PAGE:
Transforming the health care financing system also requires changing how revenue is collected to fund healthcare services and, even more importantly, how generated funds are pooled and how quality services are purchased.2,22 The key focus of the NHI reforms is therefore to create a single, publicly owned and administered strategic purchaser that will actively purchase healthcare services on behalf of the entire population from suitably accredited public and private providers.
General tax is the preferred option of funding.23 The fiscal context in a country affects the ability of a government to mobilize public revenues overall, which in turn affects the level available to fund health services.21 The fiscal situation in a country is affected by a wide range of factors, including the level of poverty and economic growth, the composition of the labour market.21 What has been allocated so far to achieve UHC in South Africa? The White Paper released in December 2015, fails to lay out or discuss any specifics such as how much insurance premiums are going to cost. Only estimates are given as to what it might cost to bring the National Health project to life. The cost of implementation is estimated to be at R225 billion by 2025, but with the economy still under a large amount of pressure, many South Africans are wary about whether this can be done.21
Potential stumbling block 1: Rampant Unemployment
It is worth noting that there are 13.1 million South Africans who have regular work – just 41 per cent of the working-age population. Of these, just over 8 million have formal, non-agricultural employment. To achieve the average emerging markets employment ratio of 56 per cent, and taking into account population growth, South Africa would have to create 9 million jobs over the next 10 years. The unemployment rate is particularly high for young people.24 Only 39% of South Africans have a job with half of the population between 18 and 25 unemployed, thereby constraining the tax base.25 So one stumbling block is where will the money come from?20 How can premiums be collected from an informal sector where it is complex to work out whether people can afford to pay or not? Who will pay for those who cannot afford in a country with high unemployment levels and such a small tax base?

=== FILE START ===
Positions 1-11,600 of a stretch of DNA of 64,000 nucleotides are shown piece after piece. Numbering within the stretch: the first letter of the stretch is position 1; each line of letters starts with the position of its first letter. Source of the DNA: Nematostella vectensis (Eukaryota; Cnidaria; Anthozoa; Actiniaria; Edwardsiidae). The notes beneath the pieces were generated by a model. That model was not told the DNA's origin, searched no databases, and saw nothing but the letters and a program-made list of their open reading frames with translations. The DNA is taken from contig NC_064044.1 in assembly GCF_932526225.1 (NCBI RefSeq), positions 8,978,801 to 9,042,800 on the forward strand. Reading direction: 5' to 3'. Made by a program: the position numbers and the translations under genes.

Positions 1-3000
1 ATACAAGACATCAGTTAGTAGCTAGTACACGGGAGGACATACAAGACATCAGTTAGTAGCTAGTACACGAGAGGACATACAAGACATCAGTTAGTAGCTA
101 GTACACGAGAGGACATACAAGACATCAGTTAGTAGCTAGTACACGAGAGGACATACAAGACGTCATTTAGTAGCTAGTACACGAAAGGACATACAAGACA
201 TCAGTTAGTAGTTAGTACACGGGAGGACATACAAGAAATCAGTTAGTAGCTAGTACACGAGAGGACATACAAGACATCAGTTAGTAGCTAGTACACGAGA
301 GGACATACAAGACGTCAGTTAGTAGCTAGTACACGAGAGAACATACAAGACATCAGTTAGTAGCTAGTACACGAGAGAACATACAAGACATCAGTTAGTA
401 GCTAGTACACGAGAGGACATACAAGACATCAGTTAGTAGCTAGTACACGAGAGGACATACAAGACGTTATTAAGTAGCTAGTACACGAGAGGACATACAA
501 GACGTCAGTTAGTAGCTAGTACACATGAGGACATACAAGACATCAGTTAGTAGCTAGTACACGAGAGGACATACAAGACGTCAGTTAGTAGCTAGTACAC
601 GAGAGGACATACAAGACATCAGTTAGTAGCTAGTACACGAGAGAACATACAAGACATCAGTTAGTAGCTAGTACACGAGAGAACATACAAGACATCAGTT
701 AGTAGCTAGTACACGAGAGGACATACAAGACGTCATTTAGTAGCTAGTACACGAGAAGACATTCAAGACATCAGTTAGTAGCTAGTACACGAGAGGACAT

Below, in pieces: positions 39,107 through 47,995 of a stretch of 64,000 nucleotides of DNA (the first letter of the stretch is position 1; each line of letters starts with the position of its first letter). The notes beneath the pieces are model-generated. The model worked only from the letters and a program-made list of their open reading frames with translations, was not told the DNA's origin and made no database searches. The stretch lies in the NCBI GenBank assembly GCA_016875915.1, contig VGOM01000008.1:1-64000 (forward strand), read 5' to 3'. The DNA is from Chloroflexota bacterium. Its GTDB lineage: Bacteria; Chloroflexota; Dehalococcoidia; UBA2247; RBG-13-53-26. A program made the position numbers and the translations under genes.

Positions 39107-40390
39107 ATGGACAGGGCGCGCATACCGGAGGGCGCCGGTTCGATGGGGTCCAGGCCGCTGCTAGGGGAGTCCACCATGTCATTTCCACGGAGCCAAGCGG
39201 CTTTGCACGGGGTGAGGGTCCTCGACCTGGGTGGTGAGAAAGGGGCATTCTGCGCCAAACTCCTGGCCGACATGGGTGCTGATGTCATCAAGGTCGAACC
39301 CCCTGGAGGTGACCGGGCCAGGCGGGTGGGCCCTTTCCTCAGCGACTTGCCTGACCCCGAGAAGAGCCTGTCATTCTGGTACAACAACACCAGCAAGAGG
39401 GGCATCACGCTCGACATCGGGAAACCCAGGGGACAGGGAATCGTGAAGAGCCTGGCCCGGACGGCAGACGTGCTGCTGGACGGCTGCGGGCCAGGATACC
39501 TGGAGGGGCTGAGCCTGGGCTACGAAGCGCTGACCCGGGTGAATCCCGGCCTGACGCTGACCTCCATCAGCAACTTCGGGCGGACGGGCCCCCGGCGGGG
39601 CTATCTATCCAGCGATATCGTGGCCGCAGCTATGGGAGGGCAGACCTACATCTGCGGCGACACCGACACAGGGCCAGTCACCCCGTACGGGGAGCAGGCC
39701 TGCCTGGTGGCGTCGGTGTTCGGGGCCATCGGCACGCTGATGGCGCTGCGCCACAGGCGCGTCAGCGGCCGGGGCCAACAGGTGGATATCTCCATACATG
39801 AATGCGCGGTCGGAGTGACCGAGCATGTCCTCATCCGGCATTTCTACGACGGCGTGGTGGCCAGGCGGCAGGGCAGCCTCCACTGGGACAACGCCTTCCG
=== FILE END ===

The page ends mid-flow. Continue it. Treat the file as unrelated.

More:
NHI financing reform 3: To raise additional revenue for healthcare
The government also offers to explore other sources of funds e.g. to raise up to 5% of the GDP in additional taxes. What could stand in the way here is that South Africa already has a high per capita expenditure on health (8.8% of GDP in 2014 according to the World Health Organisation) considering that the average income of South Africans is fairly low. South Africa spends more on health per capita than many other African countries, yet these countries achieve similar or better positive health outcomes. Van den Heever argues that there is no precedent elsewhere that such a proposal - to raise up to 5% of GDP in additional taxes will address the weaknesses in the current health system.26
Potential Stumbling block 1: Lack of trust in public institutions and regressive aspects of VAT
Proposals for increasing government revenues include the introduction of a payroll tax, a surcharge on taxable income, and increases in VAT. This money would go into a pooled NHI fund which will be publicly administered. Fears exist that this money might not be used as intended, coupled with feasibility concerns that these proposals are not implementable as.20 An additional concern is that the regressive aspects of a value-added tax increase would contradict the principles upon which NHI is based.2 As of April 2018 value-added tax (VAT) was raised by one percentage point to 15%.27 It remains to be seen if this additional revenue is injected into UHC.
Potential stumbling block 2: Budgets
The global financial crisis and subsequent recession have exposed vulnerabilities and structural imbalances in major economies. Income levels have diverged sharply in many countries including South Africa. The recent slow pace of economic growth is also a fundamental factor that has contributed to the slow pace of poverty alleviation.25